If you are on the rock and they close it you can stay on. So of course people rush to get on, not knowing when it will be closed. This in itself shows that rock is not well managed. Anywhere else that an authority closes something, they inform the people already on it. Could you imagine closeing Bondi Beach because it is too rough but not informing the people in the water? It would be a lawyer's dream. (There was a successful law suit for someone who hit their head on a sand bar when diving into the water at Bondi - it was overturned evntually)

There are good reasons and there are real reasons. Very few of the official reasons given by the management of Ayers Rock are real reasons.

If you would climb a similar thing in your own country or another country, then climb Ayers Rock. If you wouldn't do it in another country then don't. It is that simple. Do your own research.

You will offend people what ever you do and whever you go.

Sorry to side track your thread. But it is important that you get all view points so that you can make a wise and honest decision.

It is truly a magical place. Well worth every cent of going. The climb is the best part in my opinion by far. Walking the base is like walking around any other cliff - as fascinating as that is.

The top is truly intriguing with its ridges and different coloured rock. The rock is actually grey but oxidises to red not easily seen at ground level. The plants and waterholes and shrimp found nowhere else are very special to see.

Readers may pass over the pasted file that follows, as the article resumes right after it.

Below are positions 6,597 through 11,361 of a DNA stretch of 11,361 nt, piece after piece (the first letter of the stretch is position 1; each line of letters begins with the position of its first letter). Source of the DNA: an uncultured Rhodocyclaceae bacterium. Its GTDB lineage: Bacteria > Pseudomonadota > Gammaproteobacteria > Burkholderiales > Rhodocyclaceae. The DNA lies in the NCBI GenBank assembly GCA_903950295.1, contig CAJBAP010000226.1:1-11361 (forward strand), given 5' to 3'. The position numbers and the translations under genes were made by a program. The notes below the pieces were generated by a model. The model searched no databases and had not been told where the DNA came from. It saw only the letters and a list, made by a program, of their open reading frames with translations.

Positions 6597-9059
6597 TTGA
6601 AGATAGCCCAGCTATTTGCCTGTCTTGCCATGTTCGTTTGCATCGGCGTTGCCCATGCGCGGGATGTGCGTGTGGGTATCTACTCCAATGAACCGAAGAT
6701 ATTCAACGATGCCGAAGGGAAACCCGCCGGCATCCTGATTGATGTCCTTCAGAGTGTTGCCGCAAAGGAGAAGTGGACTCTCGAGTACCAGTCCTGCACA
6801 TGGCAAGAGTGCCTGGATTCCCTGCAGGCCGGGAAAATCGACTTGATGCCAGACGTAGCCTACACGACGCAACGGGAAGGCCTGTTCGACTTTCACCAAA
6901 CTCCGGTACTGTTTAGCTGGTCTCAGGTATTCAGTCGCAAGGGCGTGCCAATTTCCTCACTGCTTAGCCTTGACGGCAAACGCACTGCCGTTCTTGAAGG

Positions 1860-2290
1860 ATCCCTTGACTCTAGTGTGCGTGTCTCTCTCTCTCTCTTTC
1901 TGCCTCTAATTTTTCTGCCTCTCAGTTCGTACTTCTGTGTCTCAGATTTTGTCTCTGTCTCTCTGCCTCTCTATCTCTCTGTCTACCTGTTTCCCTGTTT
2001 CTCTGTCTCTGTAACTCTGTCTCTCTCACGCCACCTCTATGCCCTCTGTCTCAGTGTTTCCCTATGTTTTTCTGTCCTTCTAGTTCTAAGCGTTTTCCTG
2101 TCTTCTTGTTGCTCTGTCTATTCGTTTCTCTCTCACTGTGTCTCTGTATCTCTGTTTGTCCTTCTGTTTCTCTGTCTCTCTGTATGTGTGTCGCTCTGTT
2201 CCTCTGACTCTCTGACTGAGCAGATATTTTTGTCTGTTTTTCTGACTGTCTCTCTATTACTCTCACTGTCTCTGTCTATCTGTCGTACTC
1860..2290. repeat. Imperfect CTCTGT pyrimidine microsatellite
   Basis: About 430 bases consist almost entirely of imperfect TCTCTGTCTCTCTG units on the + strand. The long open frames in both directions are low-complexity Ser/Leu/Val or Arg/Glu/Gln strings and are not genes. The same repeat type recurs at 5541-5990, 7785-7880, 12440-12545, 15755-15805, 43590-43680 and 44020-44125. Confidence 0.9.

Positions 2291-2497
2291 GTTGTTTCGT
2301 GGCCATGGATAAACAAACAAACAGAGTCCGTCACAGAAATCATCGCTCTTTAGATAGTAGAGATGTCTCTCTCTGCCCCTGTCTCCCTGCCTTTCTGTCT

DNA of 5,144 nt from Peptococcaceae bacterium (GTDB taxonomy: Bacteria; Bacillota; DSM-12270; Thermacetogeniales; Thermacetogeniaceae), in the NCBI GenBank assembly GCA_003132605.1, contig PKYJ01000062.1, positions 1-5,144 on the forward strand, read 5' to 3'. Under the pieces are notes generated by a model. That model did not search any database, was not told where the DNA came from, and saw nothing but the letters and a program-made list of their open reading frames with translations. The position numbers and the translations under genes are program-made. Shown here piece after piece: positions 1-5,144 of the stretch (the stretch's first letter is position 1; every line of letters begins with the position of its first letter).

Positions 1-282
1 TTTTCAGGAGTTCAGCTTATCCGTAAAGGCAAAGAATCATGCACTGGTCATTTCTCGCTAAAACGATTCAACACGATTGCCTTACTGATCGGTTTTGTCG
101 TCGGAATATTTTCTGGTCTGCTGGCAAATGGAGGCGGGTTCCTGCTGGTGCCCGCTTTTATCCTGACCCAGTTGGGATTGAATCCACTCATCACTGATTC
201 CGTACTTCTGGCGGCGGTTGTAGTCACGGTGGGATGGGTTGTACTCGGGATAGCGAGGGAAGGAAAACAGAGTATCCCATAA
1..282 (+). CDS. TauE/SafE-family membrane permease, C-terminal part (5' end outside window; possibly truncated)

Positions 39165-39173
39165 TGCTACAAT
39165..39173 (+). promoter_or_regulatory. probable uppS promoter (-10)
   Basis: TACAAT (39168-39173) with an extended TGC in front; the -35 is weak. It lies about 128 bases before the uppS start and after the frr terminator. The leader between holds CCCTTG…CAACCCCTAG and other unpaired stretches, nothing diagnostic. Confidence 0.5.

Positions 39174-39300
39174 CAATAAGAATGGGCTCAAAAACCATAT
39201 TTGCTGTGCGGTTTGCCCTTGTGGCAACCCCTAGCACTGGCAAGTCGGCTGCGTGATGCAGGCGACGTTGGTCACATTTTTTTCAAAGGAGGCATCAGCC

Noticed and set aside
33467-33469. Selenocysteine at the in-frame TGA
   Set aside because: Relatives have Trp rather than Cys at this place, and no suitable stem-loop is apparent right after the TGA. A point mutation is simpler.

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Old Mar 5th, 2011, 02:01 PM
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If you are not one to lower your voice when you enter a cathedral then the area around the base of Uluru is not for you. I speak as an atheist who enjoys monumental works of man and nature.

Related to this I think that the parliament house in Canberra strikes just the right tone. People lower their voices when entering the public areas but not to a whisper.
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Old Mar 7th, 2011, 10:49 AM
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(With apologies to met19 for hijacking the thread a bit here...)

Wow, I'm astonished that Mr Sale takes such a cavalier and disrespectful view of climing Uluru. I'm sorry that he has so little regard for the beliefs and history of what the property owners, the Aboriginal people, consider a sacred space.

We were there in November, had a wonderful experience: we attended the Sounds of Silence dinner, and did a sunrise walk with breakfast in the dunes. Our guide then took us right round the base of the rock, stopping to hike in several places while he talked about the ancient history and legends of the area. The climb was closed that day, but we would not have considered it anyway out of respect. Maybe Mr Sale cares not a whit for the beliefs of others as long as his own wishes are taken care of. I think that's a sad way to go through life. Just sayin'.